This needs a step back. Nobody says all amps sound the same under all conditions. Certainly I could run my mains out of a couple of my guitar amps and ezch would sound different from teh other and from any "normal" stereo amp you'd care to name. I don't know if it's even possible to set the controls so that those amps are flat. I could run one channel off a half watt amp and get it clipping merrily and it would sound different from the other amps in the system.
That's an extreme example, I know.
But what people generally say is amps that measure the same sound the same. If I bring an 80s era Arcam to the fight and it has an audible rolloff in the high frequencies, that audible rolloff is also measurable. The amp is not "trying" to be accurate it's trying to make (at least what people then perceived as) ugly highs in CDs sound acceptable.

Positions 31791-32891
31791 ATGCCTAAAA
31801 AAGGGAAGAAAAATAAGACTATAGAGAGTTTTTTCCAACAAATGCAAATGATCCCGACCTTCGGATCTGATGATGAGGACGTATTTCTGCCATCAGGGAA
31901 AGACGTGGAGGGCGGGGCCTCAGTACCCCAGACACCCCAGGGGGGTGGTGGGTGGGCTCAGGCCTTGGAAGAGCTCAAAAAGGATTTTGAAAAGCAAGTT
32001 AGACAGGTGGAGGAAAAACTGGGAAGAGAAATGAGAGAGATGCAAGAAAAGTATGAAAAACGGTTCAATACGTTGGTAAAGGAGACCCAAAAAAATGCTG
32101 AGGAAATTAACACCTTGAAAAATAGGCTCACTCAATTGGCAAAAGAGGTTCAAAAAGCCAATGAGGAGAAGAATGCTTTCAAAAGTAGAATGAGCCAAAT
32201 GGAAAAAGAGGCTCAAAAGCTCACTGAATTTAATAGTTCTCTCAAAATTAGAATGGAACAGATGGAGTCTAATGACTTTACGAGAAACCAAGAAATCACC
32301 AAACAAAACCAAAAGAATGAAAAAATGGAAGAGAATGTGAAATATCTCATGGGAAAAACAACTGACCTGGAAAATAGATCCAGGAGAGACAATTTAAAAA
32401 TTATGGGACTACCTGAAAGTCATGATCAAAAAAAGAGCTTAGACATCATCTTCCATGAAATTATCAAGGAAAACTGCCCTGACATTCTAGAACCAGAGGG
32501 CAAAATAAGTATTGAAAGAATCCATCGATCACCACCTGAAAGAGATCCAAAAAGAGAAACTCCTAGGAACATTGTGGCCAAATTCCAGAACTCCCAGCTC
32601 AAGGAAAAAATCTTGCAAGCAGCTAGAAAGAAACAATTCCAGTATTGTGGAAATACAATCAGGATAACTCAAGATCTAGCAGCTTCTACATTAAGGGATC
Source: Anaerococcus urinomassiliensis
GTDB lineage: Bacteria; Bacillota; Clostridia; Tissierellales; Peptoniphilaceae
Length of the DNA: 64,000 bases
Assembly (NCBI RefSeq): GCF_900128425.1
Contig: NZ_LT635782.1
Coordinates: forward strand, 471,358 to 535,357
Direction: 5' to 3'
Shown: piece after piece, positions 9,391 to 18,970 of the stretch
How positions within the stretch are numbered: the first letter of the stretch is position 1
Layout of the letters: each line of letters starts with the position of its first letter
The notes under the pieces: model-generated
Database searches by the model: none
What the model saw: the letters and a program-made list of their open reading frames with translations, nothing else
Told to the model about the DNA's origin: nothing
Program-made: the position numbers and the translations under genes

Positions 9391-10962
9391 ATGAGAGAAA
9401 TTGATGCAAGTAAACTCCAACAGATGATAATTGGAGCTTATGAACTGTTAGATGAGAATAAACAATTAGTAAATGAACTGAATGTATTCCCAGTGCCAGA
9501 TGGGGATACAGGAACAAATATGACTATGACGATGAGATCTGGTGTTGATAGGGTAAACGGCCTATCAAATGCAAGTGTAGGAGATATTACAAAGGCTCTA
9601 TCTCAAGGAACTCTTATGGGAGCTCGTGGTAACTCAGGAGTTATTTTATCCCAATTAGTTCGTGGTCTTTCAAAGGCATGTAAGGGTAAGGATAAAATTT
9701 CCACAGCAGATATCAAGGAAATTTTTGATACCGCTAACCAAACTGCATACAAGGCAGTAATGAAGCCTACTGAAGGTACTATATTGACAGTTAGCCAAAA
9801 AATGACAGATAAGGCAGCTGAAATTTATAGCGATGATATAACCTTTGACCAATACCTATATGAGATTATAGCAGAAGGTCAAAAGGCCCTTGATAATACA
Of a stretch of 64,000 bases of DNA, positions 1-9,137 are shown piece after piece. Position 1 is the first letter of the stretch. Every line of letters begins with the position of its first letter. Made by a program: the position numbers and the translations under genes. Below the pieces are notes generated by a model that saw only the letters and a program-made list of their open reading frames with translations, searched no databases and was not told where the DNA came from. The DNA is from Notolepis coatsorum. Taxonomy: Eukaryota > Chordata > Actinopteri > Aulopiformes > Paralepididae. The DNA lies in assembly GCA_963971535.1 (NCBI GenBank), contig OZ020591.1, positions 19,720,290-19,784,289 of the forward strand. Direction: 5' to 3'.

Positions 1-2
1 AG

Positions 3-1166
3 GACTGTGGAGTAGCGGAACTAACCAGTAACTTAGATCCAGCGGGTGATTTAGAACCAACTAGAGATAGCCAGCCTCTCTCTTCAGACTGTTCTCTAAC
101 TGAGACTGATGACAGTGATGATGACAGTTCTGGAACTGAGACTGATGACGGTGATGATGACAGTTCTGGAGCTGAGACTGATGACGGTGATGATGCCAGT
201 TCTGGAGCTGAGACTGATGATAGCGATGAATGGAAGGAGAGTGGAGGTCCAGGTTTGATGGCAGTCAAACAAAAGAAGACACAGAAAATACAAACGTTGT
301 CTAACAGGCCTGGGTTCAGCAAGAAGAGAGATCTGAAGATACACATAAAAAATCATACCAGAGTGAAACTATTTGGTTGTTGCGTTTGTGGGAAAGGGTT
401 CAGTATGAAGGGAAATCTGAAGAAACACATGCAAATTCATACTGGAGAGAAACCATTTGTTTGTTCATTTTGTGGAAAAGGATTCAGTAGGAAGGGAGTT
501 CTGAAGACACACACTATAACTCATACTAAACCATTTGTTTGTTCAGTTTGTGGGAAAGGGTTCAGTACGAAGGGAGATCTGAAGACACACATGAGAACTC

So generally what is happening is the tester has to make the "lesser," "cheaper" (more accurate) amp measure like the more expensive, less accurate amp. Not the other way around.
If you really want to spend thousands of dollars to get an amp that deviates from flat in a way you could perfectly replicate with an inexpensive resistor at the output of a "cheap" flat amp, knock yourself out. Just know what it is you're actually doing. But in music reproduction, amp-as-equalizer seems a less than ideal approach to me.